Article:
With bipolar, you’re normally just trying to protect what little energy you have by retreating and being isolated. You’re just scrambling by with the small amount of energy that you have, and for the first time, I felt, “Oh, so normal people have this abundance of energy that they go out to meet the day with. They’re excited to engage with the day, and they actually are looking forward to all the challenges it brings instead of trying to keep away from them,” so I knew that something was fundamentally different, going from something suppressing my brain versus having the proper energy needed to do its normal function.

How did you get past that stigma?

Dr. Iain Campbell: The only reason someone with bipolar would talk about this is because they feel that there’s something that would really, really help other people with bipolar. That would be the only reason it would be worth doing because it does come with consequences. I experience them all the time, and the reason that I feel it’s worth it is because I experienced something that so fundamentally changed the way my mind works. I can live a normal life, complete my PhD, become a researcher, and have a family with two kids. These are some of the things that I would have considered almost impossible, and for many people with bipolar, they seem completely out of reach.

What has happened thus far through the work that you are doing?

Dr. Iain Campbell: So I have this personal experience, but I’m also aware it’s my anecdotal experience and the thing that really moves the needle is randomized controlled trials. It’s randomized controlled trials that influence psychiatrists. They influence decision-makers and policies, including health policies, and we need to have this standard of evidence through randomized controlled trials to show this, so I decided if I was going to do this, the best thing I could do is contribute towards a randomized controlled trial so I put all my focus there. We’re doing a pilot trial funded by the Baszucki Brain Research Fund that is attached to Metabolic Mind. We are doing 25 patients following a ketogenic diet for eight weeks. They are going into ketosis and we’re measuring mood markers, taking MRI scans, and doing metabolomics. We’re trying to find out what physically shifts in the body when someone is in ketosis because this is an intervention that has one hundred years of clinical use. There’s a Cochrane review of several randomized controlled trials for epilepsy showing it’s very effective at stopping seizures, so clearly, there’s a profound effect in the brain and we want to find out what this does to people with bipolar.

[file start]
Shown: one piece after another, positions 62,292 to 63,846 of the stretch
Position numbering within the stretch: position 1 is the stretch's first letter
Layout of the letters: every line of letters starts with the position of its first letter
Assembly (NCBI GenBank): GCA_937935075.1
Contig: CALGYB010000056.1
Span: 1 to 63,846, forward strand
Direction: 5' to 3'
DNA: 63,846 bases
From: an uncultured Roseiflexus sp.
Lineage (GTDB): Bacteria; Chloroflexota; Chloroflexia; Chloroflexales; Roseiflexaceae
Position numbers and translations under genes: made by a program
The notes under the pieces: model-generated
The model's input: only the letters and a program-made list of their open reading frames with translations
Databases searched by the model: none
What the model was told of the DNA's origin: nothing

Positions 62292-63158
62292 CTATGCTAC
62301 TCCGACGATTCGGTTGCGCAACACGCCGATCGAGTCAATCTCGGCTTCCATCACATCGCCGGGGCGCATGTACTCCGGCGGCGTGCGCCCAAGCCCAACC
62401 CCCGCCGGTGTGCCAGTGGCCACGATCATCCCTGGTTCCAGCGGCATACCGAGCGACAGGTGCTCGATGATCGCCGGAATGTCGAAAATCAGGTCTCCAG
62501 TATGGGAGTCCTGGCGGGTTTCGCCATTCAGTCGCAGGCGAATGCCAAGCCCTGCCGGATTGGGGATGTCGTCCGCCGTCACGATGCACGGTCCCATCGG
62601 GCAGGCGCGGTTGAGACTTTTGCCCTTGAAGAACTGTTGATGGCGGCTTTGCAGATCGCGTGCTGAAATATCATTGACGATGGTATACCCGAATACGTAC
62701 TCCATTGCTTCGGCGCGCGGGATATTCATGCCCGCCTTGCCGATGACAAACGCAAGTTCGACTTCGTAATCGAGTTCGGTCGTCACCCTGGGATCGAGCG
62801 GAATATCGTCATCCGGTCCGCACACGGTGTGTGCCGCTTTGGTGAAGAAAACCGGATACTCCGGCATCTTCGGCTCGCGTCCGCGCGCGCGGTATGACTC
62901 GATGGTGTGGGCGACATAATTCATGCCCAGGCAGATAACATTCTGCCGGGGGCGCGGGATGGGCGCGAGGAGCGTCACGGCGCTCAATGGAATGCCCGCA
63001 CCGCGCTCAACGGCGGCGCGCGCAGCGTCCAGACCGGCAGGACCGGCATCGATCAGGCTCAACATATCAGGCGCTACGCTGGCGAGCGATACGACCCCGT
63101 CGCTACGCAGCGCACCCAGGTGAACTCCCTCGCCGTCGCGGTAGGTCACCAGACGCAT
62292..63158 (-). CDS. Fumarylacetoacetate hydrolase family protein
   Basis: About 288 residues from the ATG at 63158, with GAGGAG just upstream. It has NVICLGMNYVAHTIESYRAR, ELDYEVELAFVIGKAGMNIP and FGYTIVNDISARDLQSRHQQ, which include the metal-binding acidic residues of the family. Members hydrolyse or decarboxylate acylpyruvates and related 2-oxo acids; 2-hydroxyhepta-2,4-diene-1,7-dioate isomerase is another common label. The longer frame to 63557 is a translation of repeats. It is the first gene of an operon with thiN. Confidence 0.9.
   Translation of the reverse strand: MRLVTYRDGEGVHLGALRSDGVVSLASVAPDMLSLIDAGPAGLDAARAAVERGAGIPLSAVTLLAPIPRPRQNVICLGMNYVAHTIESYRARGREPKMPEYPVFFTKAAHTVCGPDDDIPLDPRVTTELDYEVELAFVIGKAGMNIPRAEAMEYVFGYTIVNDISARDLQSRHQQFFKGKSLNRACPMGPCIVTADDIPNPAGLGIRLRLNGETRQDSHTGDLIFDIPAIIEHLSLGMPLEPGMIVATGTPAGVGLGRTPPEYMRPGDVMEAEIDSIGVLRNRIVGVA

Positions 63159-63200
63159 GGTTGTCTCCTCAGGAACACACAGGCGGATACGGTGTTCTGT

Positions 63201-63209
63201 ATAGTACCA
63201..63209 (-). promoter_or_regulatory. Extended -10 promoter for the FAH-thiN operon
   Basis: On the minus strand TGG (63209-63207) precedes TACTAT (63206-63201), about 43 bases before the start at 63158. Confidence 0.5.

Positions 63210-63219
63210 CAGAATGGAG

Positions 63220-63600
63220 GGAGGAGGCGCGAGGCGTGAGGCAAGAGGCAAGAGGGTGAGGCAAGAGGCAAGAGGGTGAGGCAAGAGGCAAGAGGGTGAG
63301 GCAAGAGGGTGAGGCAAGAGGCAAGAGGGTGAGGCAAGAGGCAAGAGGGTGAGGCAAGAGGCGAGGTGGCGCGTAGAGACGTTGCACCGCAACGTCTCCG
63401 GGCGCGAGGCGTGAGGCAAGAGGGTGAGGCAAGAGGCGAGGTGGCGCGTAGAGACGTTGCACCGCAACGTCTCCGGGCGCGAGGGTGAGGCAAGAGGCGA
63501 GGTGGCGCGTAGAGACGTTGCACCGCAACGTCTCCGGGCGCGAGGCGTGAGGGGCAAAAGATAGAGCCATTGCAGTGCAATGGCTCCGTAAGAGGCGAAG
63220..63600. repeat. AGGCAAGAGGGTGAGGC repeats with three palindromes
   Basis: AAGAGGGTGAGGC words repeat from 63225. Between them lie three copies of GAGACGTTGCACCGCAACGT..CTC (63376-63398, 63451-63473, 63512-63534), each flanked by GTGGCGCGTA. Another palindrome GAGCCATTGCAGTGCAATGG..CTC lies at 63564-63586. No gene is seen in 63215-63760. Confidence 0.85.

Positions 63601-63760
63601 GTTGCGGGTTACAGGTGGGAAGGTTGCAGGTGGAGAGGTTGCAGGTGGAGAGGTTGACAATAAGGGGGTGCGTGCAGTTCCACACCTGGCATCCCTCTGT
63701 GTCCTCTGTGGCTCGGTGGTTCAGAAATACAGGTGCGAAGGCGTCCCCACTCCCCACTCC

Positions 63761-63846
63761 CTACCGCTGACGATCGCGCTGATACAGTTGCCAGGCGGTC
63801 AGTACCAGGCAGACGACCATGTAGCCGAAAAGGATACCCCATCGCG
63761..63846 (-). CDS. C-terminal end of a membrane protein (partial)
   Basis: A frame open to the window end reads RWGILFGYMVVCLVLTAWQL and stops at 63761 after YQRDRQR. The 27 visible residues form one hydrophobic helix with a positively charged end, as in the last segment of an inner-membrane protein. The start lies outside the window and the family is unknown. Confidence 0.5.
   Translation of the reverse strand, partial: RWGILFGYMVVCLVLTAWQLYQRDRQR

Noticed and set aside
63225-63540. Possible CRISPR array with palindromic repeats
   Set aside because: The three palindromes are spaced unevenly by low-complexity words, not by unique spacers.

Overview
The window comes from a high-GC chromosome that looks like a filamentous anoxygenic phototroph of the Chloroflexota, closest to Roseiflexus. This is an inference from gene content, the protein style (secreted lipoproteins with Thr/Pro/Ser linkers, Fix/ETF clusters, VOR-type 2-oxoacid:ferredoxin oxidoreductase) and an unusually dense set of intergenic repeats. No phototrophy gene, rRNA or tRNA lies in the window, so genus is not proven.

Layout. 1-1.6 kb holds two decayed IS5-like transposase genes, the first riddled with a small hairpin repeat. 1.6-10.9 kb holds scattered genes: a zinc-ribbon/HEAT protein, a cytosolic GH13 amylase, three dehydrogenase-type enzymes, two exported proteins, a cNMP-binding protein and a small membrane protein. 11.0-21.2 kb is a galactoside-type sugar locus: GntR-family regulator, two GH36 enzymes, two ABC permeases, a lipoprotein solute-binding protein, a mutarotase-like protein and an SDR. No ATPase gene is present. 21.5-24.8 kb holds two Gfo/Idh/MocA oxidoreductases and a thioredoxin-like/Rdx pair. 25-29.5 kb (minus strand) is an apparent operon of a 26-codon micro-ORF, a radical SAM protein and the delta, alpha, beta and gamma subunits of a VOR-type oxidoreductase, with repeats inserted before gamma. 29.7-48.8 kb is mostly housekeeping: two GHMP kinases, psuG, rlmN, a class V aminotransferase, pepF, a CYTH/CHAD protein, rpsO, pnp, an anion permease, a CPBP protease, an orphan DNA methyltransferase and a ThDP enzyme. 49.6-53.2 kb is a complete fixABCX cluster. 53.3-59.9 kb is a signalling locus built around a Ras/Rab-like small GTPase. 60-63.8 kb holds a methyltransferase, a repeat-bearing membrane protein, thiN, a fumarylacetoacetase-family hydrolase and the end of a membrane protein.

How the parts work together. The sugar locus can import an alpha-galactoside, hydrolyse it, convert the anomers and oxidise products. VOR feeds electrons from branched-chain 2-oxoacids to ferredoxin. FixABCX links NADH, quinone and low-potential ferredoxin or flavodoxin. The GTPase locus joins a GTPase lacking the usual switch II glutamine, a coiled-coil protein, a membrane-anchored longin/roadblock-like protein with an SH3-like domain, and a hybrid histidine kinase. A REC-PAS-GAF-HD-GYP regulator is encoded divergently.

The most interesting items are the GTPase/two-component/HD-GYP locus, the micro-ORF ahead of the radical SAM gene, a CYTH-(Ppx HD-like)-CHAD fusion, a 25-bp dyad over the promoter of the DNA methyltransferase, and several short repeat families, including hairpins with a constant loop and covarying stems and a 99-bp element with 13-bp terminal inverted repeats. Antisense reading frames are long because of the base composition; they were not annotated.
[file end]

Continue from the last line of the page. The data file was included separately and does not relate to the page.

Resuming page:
If you enjoyed reading this, take some time to watch the full interview with Dr. Iain Campbell on YouTube.

Sources

Iain Campbell, et al. “Ketosis and bipolar disorder: controlled analytic study of online reports." BJPsych Open, 2019.